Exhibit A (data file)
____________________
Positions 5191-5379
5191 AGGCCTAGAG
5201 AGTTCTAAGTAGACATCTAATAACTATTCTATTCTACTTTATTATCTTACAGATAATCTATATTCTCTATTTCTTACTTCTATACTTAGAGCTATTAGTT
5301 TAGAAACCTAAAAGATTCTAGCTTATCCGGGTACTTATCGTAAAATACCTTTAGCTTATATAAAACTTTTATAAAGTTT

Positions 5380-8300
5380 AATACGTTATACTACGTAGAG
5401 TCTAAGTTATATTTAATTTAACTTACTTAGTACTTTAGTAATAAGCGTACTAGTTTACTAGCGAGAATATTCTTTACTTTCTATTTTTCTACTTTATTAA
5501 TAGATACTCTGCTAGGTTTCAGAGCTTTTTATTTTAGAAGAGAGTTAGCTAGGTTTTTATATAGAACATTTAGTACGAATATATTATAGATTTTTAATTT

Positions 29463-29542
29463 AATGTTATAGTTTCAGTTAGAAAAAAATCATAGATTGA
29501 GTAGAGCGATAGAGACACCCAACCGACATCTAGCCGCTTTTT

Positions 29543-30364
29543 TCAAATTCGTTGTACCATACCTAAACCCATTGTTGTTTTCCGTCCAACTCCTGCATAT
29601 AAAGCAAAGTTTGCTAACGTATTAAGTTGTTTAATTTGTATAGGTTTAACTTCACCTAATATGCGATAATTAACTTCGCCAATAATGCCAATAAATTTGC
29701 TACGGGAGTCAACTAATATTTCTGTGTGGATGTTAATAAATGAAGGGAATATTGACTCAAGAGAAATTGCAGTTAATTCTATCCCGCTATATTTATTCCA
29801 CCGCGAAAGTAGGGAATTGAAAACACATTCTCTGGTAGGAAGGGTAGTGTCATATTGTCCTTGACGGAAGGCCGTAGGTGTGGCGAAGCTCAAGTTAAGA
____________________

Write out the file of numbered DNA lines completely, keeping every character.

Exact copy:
Positions 5191-5379
5191 AGGCCTAGAG
5201 AGTTCTAAGTAGACATCTAATAACTATTCTATTCTACTTTATTATCTTACAGATAATCTATATTCTCTATTTCTTACTTCTATACTTAGAGCTATTAGTT
5301 TAGAAACCTAAAAGATTCTAGCTTATCCGGGTACTTATCGTAAAATACCTTTAGCTTATATAAAACTTTTATAAAGTTT

Positions 5380-8300
5380 AATACGTTATACTACGTAGAG
5401 TCTAAGTTATATTTAATTTAACTTACTTAGTACTTTAGTAATAAGCGTACTAGTTTACTAGCGAGAATATTCTTTACTTTCTATTTTTCTACTTTATTAA
5501 TAGATACTCTGCTAGGTTTCAGAGCTTTTTATTTTAGAAGAGAGTTAGCTAGGTTTTTATATAGAACATTTAGTACGAATATATTATAGATTTTTAATTT

Positions 29463-29542
29463 AATGTTATAGTTTCAGTTAGAAAAAAATCATAGATTGA
29501 GTAGAGCGATAGAGACACCCAACCGACATCTAGCCGCTTTTT

Positions 29543-30364
29543 TCAAATTCGTTGTACCATACCTAAACCCATTGTTGTTTTCCGTCCAACTCCTGCATAT
29601 AAAGCAAAGTTTGCTAACGTATTAAGTTGTTTAATTTGTATAGGTTTAACTTCACCTAATATGCGATAATTAACTTCGCCAATAATGCCAATAAATTTGC
29701 TACGGGAGTCAACTAATATTTCTGTGTGGATGTTAATAAATGAAGGGAATATTGACTCAAGAGAAATTGCAGTTAATTCTATCCCGCTATATTTATTCCA
29801 CCGCGAAAGTAGGGAATTGAAAACACATTCTCTGGTAGGAAGGGTAGTGTCATATTGTCCTTGACGGAAGGCCGTAGGTGTGGCGAAGCTCAAGTTAAGA